Using satellite data to insure camels, cows, sheep and goats: IBLI and the development of the world’s first insurance for African pastoralists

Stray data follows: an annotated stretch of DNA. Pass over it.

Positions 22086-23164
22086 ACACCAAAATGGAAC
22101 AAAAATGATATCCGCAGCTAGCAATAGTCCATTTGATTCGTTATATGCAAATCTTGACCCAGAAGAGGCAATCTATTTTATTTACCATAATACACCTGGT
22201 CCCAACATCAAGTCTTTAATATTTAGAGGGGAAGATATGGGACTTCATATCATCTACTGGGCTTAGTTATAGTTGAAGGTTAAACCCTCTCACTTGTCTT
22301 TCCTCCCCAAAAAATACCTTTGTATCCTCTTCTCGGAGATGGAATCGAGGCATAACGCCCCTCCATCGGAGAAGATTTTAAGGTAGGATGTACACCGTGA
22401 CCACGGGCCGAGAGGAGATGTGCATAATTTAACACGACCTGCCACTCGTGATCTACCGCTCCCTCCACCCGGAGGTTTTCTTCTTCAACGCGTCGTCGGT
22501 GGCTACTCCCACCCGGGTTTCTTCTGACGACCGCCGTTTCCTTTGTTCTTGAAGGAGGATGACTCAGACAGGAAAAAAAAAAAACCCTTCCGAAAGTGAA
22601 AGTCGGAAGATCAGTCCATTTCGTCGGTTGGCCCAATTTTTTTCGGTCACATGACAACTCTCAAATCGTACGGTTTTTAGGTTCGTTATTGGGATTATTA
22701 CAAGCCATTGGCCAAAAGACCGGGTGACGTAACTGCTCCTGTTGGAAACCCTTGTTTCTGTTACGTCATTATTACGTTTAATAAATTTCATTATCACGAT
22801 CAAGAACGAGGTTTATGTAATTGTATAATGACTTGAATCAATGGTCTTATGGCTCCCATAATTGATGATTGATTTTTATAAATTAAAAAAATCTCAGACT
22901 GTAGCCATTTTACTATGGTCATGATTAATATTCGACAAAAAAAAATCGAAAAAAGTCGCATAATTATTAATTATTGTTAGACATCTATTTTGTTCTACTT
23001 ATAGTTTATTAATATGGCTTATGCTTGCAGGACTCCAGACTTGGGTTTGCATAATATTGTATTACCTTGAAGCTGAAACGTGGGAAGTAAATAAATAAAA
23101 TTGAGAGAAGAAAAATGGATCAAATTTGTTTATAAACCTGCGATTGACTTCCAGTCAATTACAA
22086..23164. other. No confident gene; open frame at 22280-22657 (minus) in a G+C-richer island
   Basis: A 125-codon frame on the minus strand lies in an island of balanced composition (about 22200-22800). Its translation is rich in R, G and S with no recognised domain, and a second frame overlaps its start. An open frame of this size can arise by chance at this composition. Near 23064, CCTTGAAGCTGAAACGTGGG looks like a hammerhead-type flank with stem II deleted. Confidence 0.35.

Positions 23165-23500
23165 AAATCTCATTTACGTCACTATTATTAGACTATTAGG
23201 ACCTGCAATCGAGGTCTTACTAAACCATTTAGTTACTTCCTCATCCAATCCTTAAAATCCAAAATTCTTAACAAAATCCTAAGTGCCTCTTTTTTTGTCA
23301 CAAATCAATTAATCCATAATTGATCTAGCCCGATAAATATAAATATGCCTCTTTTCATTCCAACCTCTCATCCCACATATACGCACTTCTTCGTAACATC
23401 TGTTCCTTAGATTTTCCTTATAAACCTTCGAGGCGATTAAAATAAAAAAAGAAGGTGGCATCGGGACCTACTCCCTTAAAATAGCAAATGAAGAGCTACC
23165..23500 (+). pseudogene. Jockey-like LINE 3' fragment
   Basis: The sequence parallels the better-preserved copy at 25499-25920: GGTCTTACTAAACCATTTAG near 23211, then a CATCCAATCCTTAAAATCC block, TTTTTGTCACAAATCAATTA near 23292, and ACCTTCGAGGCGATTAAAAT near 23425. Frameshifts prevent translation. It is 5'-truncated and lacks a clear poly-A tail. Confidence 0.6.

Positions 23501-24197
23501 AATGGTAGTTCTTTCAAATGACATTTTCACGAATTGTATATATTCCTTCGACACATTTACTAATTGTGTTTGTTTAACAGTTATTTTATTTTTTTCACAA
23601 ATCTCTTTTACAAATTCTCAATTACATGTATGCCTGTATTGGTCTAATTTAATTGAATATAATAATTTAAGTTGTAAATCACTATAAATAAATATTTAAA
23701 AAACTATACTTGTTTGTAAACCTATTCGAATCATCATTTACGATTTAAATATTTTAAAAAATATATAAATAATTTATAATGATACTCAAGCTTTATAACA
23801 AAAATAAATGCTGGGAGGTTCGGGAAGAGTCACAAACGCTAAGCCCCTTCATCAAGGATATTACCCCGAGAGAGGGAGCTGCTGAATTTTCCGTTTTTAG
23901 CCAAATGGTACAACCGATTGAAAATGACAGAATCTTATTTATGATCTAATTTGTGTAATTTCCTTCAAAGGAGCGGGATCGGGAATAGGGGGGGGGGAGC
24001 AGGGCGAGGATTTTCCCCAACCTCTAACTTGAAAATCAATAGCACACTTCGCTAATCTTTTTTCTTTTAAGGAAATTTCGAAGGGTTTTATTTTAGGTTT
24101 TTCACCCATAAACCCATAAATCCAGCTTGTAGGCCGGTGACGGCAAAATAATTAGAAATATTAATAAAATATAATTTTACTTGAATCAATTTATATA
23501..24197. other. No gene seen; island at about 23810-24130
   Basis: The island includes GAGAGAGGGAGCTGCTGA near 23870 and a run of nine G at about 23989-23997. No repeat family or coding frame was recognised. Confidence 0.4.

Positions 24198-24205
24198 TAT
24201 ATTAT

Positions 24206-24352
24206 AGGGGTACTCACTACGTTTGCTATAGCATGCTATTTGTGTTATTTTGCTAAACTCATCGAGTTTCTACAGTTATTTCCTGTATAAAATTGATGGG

This sample size was distributed across the 16 sub-locations in Marsabit on the basis proportional allocation using the 1999 household population census statistics. There were only two exceptions to this rule: a minimum sample size of 30 households and maximum of 100 households per sub-location; to participate in a panel survey. The next step was to draw the actual sample. In all survey sites, a list of all inhabitants was developed with chiefs and local elders. The IBLI research team with the local enumerators went to each and every sub-location and in a painstaking process accompanied by local elders and assistant chiefs and wrote down names of all household heads. Other lists, such as food aid distribution, were also included or used to augment what was collected. In addition, key informants were asked to classify households into three wealth groups based on livestock holdings; 1. Low (less than 10 TLU9), 2. Medium (between 10 and 20 TLU), and 3. High (more than 20 TLU). For each sub-location, random sampling was stratified by wealth class. However, because in several instances there were too few among the high wealth category, all such households were included. The data available includes household-level information collected annually (beginning in 2009) for 924 households. Each household has been revisited annually to track the dynamics of change across a range of key variables. Household attrition-rate has been less than 5% annually. In each round of the survey, households were asked to answer questions about health, education, livestock holdings, herd migration, livelihood activities, income, consumption, risk preferences, market interactions, assets, and access to credit and many more aspects.